The Weekly Bottom Line: Economic Recovery Battles Inflation Headwinds

U.S. Highlights

  • Another solid jobs report showed that the US economy added 431k jobs in March. Wage growth picked up and the unemployment rate fell 0.2 percentage points to 3.6%.
  • President Biden presented a $5.8 trillion budget to Congress with a hefty focus on defense spending. Separately, the President also announced releases from the strategic petroleum reserve to combat rising energy prices.
  • Nominal consumer spending and income rose in February. Real income, however, pulled back as prices rose rapidly. Inflation, as measured by the year-on-year percent change in the personal consumption price index accelerated to 6.4%.

Canadian Highlights

  • Fiscal policy dominated headlines this week as Ontario signed on to the national child-care plan and an update on climate change initiatives was announced.
  • These developments come ahead of the expected release of the federal government’s budget next week (April 7th) which is likely to feature new measures to address housing affordability and other platform promises.
  • With economic data continuing to show healthy growth the groundwork is set for a 50-basis point hike by the Bank of Canada in April.

US – Economic Recovery Battles Inflation Headwinds

On the agenda this week were several important data releases including consumer income and spending, manufacturing activity, and the March employment report. President Biden also released his budget proposal and announced a plan to release supply from the strategic petroleum reserve in order to combat rising prices.

Jumping right in, nonfarm payrolls expanded by 431k in March with most sectors posting job gains. The only exceptions were transportation & warehousing and utilities. The unemployment rate edged down to 3.6% from 3.8% in February as household employment growth exceeded growth in the labor force (Chart 1). Wages continued to post solid year-on-year growth, ticking up from 5.1% in February to 5.6%. Overall, the report indicates a job market driving full steam ahead, and barring further disruptions, could be back to its pre-pandemic level of employment by the middle of the year.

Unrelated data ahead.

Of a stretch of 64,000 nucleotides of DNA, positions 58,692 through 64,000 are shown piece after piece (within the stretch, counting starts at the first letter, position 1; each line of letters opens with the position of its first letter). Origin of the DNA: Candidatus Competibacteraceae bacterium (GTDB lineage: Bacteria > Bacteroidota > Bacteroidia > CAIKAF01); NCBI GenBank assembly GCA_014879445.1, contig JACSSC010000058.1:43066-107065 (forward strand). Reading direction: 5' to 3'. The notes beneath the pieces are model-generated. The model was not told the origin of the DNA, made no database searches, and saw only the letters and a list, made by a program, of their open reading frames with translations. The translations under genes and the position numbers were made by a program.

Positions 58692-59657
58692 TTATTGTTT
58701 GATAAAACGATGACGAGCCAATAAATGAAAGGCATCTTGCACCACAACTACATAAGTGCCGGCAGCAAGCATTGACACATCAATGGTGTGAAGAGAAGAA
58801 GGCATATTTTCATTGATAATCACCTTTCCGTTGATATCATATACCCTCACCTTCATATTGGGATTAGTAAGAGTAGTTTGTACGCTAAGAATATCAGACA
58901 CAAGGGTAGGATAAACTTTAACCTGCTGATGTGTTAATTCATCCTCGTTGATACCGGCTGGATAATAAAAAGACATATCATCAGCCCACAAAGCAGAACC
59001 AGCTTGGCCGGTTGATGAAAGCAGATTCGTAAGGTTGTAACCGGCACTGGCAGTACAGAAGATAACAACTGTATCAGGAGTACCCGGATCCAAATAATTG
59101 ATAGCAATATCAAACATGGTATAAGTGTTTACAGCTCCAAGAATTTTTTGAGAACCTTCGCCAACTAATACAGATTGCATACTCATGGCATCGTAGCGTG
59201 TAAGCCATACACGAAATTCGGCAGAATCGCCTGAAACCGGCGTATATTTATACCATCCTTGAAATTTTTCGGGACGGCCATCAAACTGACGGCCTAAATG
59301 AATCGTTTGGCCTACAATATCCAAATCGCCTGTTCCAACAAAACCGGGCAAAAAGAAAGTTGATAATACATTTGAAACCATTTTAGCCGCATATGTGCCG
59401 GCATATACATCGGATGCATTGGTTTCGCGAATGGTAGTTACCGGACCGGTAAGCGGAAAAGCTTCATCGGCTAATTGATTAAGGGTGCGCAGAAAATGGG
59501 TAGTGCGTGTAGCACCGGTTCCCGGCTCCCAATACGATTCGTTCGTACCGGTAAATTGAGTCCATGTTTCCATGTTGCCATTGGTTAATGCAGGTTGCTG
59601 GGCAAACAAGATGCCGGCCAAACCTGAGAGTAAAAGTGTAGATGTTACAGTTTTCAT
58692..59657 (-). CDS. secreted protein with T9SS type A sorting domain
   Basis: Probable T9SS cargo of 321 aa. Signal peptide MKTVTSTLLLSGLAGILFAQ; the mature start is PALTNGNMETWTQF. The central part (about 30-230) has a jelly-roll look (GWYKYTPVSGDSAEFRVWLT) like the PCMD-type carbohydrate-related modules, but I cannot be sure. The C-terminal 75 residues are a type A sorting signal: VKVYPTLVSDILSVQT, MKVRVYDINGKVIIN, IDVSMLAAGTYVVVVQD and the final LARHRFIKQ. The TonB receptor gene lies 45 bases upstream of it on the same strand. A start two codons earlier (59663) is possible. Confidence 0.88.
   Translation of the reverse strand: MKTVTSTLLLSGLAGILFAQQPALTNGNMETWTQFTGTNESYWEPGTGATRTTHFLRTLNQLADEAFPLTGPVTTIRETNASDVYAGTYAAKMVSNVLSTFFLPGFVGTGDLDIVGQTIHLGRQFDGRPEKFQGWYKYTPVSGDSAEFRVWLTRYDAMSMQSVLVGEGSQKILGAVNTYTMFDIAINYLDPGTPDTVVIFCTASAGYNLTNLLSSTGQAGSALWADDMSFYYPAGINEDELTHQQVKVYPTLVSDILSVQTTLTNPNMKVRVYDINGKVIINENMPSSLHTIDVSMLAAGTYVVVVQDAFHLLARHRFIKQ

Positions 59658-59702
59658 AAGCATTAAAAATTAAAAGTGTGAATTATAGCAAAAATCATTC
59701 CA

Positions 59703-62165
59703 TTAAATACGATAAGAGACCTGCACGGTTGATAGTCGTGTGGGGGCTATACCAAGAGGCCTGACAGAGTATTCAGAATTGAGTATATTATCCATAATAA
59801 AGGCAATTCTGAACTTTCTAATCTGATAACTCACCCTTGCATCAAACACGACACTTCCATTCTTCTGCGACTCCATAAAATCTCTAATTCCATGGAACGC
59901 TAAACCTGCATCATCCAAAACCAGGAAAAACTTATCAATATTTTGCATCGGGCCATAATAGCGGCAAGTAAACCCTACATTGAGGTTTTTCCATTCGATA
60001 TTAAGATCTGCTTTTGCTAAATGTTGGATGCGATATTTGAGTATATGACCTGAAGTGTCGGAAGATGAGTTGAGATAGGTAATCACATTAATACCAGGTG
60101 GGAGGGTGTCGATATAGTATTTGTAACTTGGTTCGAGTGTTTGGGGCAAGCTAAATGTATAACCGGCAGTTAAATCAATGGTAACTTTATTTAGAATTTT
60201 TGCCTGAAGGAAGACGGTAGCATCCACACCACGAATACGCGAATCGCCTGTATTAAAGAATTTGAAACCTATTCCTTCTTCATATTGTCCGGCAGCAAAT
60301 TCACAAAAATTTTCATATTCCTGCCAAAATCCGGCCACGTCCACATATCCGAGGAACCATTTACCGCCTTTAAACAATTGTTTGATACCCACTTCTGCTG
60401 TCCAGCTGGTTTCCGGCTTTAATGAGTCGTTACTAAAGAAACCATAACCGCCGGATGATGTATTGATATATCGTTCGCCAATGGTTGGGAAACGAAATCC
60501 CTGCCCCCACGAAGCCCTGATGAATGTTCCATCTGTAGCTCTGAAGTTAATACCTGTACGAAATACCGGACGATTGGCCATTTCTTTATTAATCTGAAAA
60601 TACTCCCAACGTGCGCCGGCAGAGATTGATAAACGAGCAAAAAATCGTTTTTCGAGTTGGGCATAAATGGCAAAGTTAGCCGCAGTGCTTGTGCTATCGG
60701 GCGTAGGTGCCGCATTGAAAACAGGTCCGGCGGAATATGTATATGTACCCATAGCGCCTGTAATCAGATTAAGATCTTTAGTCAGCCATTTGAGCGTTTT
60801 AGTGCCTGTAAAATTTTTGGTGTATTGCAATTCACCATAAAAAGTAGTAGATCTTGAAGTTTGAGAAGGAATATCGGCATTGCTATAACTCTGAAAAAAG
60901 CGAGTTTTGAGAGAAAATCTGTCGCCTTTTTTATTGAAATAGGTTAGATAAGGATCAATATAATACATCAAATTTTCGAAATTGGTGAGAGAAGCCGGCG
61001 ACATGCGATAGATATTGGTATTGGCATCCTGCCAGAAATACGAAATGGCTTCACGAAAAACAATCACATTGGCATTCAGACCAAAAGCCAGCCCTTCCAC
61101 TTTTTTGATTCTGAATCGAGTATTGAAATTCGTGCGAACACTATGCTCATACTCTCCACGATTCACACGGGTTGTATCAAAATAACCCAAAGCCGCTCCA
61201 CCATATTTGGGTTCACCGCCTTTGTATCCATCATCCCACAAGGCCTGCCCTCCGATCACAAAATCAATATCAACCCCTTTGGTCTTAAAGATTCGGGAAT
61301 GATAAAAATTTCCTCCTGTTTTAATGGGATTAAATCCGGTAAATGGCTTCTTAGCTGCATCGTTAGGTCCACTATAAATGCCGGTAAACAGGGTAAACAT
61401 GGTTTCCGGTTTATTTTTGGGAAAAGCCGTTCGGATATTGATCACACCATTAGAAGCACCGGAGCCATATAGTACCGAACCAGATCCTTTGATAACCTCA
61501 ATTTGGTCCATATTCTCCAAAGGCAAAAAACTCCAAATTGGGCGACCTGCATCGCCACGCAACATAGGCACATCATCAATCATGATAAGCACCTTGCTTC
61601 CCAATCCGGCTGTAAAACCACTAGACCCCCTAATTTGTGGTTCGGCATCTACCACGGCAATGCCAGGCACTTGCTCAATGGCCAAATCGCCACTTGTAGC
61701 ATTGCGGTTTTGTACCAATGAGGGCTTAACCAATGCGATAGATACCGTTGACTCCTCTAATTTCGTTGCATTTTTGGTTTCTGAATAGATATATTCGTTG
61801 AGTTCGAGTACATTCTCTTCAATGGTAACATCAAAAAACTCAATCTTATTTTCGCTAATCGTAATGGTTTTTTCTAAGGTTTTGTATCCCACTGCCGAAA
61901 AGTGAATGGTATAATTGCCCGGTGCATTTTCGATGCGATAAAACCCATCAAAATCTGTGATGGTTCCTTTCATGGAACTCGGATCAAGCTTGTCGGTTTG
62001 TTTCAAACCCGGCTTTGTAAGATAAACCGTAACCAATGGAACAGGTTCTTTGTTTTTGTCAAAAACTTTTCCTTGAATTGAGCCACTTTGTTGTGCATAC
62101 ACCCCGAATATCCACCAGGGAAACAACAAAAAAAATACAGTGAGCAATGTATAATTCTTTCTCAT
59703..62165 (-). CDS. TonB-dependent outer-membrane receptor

The ISM Manufacturing Index indicated that factory activity, while still expanding, slowed in March. The index pulled back to 57.1 from 58.6 the month before. There were notable declines in new orders and an increase in prices paid. On the upside, the backlog of orders declined, while the employment index rose.

Turning to the household sector, nominal personal income and spending rose 0.5% and 0.2% respectively in February. An even stronger gain in prices however took a bite out of real disposable income, which declined for the third consecutive month, largely reflecting waning transfers to households. Inflation, meanwhile, continued to accelerate. The personal consumption expenditure (PCE) index rose 6.4% year-over-year (y/y) versus 6.1% in January (Chart 2). The core PCE index also accelerated to 5.4% y/y in February, up from 5.2%. From the Fed’s perspective, inflation is uncomfortably high as supply chains remain stressed, Covid shutdowns in China hamper trade and the Russian-Ukraine war sparks further volatility.

In response to rising energy prices, President Biden plans to release up to 180 million barrels of oil from the strategic reserve over the next six months. While the release may help to alleviate near-term market tightness, the reserve is currently at a 20-year low. Further releases would drive the stockpile even lower, ratcheting up risks surrounding global spare capacity over the longer term.